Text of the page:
Towards a United Nations Convention on the Human Rights of Perso

Report by Nigel Brander, Ireland,
President of FIMITIC and representative at the 8th Ad Hoc Convention committee meeting in New York, August 14-25, 2006

The eighth Ad Hoc committee meeting started with an address by the chair of the Ad Hoc meeting Ambassador McKay who laid before the meeting the method of work he proposed for the 10 days of the meeting. He reminded the delegates of a letter from the Chair of the UN General Assembly, in which he invited to conclude the process for the adoption of a draft Convention text, at this meeting. He proposed to start the discussion on difficult issues, and then to dedicate next week to minor points. The plenary meeting would not consider drafting improvements, and invited the delegations that had new substantial issues, to consult with other delegations. Without a general consent on new issues in informal meetings, they would not be submitted for decision in plenary meeting. He also said that he would consider the possibility for structured informal discussions outside the plenary meeting on difficult issues such as monitoring, definitions, and final clauses. However, these meetings would not be organised in parallel to the plenary sessions, but at lunch break, or in the evening and these would be open meetings.

The first week started and continued with a lot of new text and changes from state parties and NGOs, especially Article 6, 7, 12, 17, 23 and 25. The first day was spent dealing with international monitoring, international co-operation and the procedures of the implementation and international monitoring body. A lot of sabre rattling also took place from quite a number of states. International monitoring and international co-operation are vital parts of the convention with internal monitoring, i.e. shadow reporting by NGOs, these 3 areas and with definitions are the key to any convention, as if these modules are not right then the convention regardless of the rest of the content will not be effective. International monitoring and international co-operation were given over to a facilitator for informal meetings. Most of the first week was taken up with new text, sentences and word changes being introduced to a lot of the Articles with a lot of them being rejected, I remember one particular discussion which took over 30 minutes on whether the convention should refer to “heath care” or “health services”, it was eventually decided to use “heath care and health programs”, programs being a late addition.

Definitions came up nearly everyday in one form or another, most NGOs, the chair, and a lot of states did not want a definition, there was a strong lobby for a narrow definition, a couple of states even stated that they needed a narrow definition because of the size of their population, not withstanding that this is a human rights convention. The EU with other states agreed to preamble text with reference to the evolving concept of disability, but this lead to a broader call for a definition of a person with a disability, most NGOs including myself said that this went too far. Most of the facilitator’s informal meetings were held over lunch times and evenings, one going on to 9pm at night. At the eleventh hour despite a lot of pressure from a number of states and NGOs in not defining a person with a disability the IDC agreed with the text on the table. My own belief is we have come very close to labelling a section of society, some of which are the most vulnerable. With some pressure we included 3 words (intellectual, include & may) and another change (environmental to various), see text attached, which leaves the definition open and allows the monitoring committee the scope to use the standard rules or W.H.O classification. The EU along with many NGOs lobbied strongly to have the definition, if we had to have one, in Article 1 (the purpose) not Article 2 (definitions), this would have the effect of not allowing states to put a reservation on Article 2 and using their country’s own definition of disability. States cannot put a reservation on the purpose of a human rights convention. This was eventually agreed.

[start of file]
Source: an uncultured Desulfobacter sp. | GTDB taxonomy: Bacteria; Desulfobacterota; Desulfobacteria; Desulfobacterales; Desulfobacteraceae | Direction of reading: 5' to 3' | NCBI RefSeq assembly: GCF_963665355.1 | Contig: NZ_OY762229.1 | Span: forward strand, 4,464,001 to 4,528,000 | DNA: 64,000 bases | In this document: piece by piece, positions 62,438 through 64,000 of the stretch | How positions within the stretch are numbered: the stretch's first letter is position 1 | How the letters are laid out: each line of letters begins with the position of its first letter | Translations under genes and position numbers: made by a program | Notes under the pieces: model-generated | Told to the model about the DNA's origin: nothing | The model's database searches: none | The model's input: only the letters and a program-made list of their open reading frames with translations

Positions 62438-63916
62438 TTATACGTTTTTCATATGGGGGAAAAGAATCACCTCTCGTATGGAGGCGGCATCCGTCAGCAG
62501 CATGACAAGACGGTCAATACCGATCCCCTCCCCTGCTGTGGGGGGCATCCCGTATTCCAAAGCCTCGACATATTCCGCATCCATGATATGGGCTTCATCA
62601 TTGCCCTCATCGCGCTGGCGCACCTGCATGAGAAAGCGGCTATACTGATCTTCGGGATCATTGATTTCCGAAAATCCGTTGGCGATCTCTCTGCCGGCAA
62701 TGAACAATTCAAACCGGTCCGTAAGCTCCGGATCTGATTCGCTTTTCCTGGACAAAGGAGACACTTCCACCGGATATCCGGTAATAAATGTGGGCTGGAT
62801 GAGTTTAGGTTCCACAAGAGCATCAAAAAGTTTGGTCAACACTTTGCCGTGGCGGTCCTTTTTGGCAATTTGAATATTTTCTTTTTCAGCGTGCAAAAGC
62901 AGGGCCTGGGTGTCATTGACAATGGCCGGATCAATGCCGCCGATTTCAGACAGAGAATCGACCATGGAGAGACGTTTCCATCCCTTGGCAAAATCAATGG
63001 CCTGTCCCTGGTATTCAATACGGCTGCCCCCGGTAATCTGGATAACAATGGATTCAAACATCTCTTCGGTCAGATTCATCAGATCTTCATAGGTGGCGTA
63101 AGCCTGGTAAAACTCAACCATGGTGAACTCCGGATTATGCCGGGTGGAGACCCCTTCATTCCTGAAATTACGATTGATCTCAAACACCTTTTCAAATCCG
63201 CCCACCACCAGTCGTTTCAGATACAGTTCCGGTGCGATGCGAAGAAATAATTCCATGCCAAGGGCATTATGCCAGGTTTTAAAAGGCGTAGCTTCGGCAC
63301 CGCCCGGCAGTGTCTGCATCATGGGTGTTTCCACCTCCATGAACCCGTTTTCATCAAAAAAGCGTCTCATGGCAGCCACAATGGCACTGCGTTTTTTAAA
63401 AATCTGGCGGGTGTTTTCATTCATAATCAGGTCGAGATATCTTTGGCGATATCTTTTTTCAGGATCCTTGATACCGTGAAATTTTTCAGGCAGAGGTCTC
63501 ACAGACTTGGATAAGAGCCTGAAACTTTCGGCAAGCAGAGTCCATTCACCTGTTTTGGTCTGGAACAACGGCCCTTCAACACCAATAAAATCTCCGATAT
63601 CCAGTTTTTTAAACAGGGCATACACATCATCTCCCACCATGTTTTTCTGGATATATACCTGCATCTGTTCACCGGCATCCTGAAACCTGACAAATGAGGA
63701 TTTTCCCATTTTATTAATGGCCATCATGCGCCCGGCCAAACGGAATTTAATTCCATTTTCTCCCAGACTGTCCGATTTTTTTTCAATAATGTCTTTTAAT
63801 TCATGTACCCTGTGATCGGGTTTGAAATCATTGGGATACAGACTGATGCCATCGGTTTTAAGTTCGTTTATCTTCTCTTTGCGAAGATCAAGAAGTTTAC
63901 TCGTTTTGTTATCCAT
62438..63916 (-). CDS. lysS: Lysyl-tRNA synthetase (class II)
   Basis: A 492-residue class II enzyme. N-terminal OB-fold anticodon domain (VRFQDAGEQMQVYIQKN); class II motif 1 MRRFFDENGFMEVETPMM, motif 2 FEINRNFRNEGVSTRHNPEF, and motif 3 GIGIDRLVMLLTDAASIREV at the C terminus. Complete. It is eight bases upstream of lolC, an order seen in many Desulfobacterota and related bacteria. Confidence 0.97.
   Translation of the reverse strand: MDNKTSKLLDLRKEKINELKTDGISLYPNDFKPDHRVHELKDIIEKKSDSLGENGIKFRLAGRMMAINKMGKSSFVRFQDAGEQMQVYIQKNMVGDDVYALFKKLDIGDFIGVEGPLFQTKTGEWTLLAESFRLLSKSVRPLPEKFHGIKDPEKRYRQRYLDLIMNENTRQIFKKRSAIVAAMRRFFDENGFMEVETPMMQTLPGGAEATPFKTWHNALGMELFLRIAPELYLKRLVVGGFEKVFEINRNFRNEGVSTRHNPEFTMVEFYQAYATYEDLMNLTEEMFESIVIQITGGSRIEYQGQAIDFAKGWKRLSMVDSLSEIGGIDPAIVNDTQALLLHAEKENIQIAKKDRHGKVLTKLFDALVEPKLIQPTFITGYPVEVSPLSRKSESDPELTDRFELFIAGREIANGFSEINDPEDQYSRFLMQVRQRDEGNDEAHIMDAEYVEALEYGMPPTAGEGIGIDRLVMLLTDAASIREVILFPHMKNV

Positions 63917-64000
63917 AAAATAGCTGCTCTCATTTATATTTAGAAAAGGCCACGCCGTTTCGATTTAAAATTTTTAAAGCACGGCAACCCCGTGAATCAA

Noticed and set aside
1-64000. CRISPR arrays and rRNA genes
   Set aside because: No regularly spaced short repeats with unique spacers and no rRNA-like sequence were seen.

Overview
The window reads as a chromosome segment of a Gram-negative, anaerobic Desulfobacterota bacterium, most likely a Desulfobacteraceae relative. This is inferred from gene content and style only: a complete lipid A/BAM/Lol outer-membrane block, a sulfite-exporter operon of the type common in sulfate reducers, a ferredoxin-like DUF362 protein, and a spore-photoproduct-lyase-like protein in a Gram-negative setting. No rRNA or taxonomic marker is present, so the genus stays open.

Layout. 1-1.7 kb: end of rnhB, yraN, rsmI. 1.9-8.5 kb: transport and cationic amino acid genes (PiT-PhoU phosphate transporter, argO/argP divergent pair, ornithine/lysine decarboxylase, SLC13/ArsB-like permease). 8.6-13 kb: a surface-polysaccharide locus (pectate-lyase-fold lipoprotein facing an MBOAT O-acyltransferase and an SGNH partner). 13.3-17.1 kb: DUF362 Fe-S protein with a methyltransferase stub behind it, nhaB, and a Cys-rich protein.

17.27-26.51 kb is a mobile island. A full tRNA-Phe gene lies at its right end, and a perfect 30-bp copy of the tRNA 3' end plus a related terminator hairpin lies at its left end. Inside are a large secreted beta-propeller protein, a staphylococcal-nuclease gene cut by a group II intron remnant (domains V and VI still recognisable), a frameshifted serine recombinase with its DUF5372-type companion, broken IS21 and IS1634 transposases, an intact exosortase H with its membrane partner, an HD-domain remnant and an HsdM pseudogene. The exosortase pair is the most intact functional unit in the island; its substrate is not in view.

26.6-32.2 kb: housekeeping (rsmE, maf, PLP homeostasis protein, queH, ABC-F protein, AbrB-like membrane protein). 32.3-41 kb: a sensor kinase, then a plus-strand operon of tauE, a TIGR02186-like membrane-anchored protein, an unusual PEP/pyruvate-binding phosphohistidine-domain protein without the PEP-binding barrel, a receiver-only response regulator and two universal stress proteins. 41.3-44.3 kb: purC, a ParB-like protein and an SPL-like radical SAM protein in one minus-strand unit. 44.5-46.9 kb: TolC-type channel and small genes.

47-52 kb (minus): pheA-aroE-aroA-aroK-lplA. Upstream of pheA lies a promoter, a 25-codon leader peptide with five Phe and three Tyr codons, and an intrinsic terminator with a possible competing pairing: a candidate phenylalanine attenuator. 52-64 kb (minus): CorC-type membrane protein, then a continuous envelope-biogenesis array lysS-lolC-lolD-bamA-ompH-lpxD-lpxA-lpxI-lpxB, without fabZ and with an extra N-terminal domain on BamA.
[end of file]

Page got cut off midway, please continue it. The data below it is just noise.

There were also long debates about whether to include, direct discrimination and indirect discrimination and whether to use disproportionate burden or undue hardship and which is the least restrictive. Article 17 on legal capacity took quite a few meetings to come up with final wording that everyone could accept. The debate over whether it was needed to have separate articles for Women and Children or use references in the particle articles took a large amount of time. The pressure from the NGO women’s group got what they were looking for and that was separate articles. Most NGOs supported the article on children but I along with others hope that a separate article on women will not turn out to be restrictive. There were 2 opposite camps on using the word, sex or gender in article 8, sex won the day as it is used in other conventions. Another issue which came up was in article 12 on Health, this was the inclusion of the phrase “not to be deprived on medical treatment, food or fluids” as this was seem by some to be banning euthanasia, but this language was accepted by the countries which permit euthanasia so was generally agreed.